First, accept that you will have trouble determining “all the market can bear” until you’ve actually gone to market and sold something. Periodically, don’t be afraid to raise prices to test the waters. Have you ever, mistakenly, overcharged a customer for an order, only to find the error after the invoice had been paid? The customer never challenged the price, but instead gladly paid you.
I’m not saying such a mistake should go uncorrected, but it should teach you something. In an indirect way, you have just tested the market for all that it could bear. Of course, a “test” with a sample size of one does not mean you should immediately raise your prices. Still, it is an indicator that you may be able to fetch a better price on some products — particularly promotional products that historically do not command premium prices.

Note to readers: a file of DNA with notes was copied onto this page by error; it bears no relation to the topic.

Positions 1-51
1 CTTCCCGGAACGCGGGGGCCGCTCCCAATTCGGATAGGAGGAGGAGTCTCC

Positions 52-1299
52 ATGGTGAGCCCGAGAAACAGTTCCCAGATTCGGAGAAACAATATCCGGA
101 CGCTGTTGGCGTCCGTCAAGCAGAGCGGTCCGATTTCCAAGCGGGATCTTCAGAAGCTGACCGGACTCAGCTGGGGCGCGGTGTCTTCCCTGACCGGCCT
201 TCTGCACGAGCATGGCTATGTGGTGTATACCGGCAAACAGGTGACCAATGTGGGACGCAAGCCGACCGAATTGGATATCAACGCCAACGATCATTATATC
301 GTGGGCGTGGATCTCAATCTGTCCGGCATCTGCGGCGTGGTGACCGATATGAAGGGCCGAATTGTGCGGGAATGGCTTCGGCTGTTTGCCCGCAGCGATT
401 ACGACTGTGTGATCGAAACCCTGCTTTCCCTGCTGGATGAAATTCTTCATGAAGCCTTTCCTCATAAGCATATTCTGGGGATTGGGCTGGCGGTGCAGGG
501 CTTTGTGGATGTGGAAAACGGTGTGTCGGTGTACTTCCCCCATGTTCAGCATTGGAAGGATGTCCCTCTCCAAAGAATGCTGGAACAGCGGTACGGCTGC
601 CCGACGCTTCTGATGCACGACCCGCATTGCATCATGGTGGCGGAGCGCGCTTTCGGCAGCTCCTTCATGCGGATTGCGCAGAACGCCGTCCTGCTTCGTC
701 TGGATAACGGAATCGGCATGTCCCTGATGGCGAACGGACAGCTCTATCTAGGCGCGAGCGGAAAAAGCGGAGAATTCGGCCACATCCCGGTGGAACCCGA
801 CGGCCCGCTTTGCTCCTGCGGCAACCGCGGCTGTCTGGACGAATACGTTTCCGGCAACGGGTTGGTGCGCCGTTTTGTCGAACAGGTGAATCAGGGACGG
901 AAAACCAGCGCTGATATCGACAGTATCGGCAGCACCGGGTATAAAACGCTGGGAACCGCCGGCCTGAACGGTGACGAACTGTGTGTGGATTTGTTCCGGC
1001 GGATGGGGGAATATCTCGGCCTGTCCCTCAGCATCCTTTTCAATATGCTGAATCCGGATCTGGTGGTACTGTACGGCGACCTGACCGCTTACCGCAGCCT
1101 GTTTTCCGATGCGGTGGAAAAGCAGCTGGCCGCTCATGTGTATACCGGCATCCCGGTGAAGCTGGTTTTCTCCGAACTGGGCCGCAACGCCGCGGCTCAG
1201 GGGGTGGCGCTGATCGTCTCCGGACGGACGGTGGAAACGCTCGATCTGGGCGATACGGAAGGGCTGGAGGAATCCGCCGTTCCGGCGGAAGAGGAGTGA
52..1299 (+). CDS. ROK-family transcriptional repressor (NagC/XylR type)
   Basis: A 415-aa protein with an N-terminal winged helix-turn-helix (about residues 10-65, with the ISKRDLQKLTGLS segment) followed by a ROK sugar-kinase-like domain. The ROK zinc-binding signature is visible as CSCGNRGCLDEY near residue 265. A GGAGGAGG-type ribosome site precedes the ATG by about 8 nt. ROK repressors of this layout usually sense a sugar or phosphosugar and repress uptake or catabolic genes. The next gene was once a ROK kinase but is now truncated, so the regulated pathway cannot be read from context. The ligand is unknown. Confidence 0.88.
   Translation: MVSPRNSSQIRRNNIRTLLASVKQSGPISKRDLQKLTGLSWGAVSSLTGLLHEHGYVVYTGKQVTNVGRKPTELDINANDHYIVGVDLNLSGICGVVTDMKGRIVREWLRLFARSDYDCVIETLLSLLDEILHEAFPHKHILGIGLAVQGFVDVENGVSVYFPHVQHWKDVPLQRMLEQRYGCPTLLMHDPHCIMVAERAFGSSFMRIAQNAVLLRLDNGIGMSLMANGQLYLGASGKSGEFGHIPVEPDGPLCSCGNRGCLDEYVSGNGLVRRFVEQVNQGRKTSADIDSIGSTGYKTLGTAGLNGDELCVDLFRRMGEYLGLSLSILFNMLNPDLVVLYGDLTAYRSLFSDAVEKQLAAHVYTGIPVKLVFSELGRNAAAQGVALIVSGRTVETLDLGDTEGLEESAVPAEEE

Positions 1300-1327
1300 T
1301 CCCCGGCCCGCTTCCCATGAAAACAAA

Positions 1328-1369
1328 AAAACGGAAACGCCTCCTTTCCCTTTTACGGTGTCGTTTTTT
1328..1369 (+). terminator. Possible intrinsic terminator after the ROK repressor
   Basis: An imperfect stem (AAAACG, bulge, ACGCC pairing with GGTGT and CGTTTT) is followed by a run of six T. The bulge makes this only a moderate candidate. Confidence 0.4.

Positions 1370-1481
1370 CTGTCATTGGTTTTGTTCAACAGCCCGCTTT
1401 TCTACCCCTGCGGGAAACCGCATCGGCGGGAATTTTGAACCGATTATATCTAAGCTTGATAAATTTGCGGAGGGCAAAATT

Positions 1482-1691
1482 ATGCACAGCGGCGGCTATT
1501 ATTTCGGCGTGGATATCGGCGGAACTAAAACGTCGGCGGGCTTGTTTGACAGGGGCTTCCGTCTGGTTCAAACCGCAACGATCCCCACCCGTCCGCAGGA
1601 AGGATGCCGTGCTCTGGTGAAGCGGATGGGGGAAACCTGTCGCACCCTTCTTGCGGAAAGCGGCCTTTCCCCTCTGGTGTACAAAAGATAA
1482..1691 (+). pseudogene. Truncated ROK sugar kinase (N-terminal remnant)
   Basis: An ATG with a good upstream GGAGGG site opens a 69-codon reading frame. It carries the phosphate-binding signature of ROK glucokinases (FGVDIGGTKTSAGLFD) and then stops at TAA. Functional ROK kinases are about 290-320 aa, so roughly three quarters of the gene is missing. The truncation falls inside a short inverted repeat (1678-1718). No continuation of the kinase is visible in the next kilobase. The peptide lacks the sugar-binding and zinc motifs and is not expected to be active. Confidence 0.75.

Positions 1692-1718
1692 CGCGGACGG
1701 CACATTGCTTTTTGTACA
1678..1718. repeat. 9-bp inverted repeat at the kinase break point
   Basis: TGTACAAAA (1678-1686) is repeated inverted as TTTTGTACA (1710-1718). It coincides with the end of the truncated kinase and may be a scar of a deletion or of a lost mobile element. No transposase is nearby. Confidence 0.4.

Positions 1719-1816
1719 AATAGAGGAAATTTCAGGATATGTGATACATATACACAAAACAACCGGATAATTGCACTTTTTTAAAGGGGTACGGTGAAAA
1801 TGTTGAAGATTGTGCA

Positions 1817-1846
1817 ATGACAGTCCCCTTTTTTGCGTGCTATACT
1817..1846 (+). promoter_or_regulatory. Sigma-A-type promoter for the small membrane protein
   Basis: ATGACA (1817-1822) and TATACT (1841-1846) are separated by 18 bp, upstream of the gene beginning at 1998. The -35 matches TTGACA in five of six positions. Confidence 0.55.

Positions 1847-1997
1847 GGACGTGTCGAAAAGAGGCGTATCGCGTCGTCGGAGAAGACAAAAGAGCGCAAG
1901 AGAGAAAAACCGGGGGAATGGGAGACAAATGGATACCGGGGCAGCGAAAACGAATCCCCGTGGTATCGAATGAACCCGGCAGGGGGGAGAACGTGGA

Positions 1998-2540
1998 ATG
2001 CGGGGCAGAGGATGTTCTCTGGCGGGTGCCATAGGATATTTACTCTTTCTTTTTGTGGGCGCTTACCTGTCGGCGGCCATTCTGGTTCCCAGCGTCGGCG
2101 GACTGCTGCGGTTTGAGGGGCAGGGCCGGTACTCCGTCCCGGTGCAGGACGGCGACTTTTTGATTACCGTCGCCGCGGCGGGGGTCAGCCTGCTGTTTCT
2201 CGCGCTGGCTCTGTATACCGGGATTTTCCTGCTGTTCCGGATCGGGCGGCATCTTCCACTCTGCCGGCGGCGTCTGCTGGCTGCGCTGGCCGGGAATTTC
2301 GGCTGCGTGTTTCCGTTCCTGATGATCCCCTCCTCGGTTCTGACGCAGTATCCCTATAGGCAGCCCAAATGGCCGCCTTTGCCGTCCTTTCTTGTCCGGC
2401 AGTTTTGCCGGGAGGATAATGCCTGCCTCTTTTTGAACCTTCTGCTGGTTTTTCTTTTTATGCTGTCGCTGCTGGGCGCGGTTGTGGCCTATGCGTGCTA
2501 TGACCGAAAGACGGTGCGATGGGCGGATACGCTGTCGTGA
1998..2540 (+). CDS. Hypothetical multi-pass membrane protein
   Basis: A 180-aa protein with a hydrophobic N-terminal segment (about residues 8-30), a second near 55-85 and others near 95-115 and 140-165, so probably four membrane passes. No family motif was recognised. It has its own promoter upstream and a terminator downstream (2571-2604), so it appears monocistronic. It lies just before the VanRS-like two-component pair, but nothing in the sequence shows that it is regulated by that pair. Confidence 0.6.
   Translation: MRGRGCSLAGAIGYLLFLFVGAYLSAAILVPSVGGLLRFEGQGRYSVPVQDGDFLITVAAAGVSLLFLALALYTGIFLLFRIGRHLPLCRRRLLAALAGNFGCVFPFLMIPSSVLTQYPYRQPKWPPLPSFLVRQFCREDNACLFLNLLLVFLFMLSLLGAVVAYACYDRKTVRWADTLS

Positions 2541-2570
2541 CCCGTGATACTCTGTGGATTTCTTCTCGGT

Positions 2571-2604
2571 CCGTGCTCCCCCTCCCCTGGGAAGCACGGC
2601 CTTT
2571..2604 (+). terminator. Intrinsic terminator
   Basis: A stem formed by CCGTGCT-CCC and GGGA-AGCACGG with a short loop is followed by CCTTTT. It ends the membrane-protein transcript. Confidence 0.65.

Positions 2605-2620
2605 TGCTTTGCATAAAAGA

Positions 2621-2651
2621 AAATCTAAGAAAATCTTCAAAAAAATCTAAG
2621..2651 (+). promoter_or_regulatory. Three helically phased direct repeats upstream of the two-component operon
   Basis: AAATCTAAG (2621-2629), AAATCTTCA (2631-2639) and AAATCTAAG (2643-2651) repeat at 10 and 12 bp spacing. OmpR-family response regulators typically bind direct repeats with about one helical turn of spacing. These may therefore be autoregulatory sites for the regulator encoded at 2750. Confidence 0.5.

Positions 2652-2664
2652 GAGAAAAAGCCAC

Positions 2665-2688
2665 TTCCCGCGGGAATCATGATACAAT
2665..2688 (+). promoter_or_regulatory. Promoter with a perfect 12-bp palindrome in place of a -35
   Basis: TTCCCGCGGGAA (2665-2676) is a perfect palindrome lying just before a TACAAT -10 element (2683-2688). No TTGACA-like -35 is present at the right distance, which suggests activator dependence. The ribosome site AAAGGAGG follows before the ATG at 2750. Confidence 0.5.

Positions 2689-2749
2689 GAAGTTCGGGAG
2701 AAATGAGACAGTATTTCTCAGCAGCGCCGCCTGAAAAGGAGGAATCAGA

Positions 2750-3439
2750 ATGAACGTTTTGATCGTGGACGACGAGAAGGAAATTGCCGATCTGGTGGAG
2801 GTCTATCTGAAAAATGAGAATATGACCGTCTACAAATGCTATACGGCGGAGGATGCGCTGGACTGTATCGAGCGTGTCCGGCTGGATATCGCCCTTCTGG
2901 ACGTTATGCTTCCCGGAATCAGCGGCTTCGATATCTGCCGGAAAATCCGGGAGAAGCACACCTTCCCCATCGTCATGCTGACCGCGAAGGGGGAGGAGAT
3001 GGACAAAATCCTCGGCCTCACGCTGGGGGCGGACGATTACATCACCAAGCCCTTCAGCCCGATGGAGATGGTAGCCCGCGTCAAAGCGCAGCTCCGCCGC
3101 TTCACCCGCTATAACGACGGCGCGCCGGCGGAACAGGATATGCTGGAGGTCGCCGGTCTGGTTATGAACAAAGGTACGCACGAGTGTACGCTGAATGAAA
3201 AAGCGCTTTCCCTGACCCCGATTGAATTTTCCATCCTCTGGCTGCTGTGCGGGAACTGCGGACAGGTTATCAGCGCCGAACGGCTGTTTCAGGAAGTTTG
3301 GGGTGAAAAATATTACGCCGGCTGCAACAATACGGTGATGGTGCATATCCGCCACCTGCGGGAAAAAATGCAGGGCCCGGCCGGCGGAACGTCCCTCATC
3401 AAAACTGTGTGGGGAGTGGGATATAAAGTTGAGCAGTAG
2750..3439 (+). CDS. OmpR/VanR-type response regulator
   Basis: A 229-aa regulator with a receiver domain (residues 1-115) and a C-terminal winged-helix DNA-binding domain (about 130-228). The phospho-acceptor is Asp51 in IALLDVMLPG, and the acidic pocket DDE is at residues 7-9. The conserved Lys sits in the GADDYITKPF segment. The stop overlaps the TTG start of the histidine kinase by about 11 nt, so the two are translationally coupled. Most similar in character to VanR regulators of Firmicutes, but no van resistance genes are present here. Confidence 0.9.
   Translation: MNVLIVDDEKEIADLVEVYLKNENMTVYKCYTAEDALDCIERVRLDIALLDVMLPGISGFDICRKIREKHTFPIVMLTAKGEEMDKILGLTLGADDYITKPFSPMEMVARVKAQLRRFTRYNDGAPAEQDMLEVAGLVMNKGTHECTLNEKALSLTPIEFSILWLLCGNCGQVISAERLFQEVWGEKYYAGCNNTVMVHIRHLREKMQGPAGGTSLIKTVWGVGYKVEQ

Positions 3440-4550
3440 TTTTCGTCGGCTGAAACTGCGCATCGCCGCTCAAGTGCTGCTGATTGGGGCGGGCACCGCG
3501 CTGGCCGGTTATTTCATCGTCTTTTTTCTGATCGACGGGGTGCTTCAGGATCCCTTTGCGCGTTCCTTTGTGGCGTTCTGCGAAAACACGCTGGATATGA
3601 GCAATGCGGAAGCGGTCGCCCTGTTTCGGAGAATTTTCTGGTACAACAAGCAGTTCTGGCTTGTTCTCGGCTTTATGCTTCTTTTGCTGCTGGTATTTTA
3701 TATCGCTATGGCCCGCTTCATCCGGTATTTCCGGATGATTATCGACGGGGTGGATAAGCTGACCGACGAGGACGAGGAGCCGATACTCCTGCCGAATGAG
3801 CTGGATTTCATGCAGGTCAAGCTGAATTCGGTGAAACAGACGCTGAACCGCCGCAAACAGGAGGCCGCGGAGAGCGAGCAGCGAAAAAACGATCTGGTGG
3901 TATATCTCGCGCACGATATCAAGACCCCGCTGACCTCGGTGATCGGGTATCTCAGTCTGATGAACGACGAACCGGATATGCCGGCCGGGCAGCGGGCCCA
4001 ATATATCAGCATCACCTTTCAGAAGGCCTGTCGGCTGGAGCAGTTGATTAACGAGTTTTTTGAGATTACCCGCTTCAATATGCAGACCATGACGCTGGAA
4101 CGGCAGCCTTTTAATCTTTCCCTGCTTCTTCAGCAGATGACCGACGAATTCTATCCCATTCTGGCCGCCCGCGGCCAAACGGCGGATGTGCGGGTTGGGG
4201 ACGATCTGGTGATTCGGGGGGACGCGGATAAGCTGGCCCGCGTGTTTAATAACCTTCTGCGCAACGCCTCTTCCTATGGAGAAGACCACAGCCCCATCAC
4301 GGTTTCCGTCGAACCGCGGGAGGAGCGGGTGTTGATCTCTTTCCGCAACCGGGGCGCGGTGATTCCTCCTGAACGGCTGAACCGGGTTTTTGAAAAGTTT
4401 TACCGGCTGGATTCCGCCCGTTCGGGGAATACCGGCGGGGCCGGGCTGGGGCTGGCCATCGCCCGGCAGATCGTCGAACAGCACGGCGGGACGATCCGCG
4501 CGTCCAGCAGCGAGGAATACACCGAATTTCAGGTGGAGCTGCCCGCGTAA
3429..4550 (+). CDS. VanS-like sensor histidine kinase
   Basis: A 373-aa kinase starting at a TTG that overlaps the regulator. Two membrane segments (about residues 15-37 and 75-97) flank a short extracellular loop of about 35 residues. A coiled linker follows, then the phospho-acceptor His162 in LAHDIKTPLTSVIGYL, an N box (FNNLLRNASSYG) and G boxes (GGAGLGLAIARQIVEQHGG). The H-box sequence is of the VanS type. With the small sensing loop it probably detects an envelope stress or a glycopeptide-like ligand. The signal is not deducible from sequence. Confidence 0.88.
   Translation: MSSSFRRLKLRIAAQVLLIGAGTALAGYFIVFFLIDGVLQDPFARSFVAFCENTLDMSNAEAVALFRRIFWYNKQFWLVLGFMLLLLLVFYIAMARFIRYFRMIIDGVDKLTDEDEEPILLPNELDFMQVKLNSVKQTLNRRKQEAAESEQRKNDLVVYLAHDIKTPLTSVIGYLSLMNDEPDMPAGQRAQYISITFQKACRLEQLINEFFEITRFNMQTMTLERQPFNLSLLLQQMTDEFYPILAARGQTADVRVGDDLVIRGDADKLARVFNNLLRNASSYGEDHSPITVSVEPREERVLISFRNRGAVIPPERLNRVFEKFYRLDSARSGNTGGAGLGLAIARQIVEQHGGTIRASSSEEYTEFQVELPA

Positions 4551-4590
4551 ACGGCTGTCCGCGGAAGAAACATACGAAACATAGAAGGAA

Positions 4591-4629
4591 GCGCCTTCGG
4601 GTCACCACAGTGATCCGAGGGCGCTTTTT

Perhaps a more likely example is when a prospect asks you for a quote, pauses, and then leaves saying, “Let me think about it. I’ll be back.” Sure enough, two weeks later that same prospect returns and places the order. He might say, “You know, I checked other places, and this is the best deal.” You should interpret that as — for that combination of quality, service, and delivery and quantity — there are others out there selling it for more. —Vince DiCecco, Your Personal Business Trainer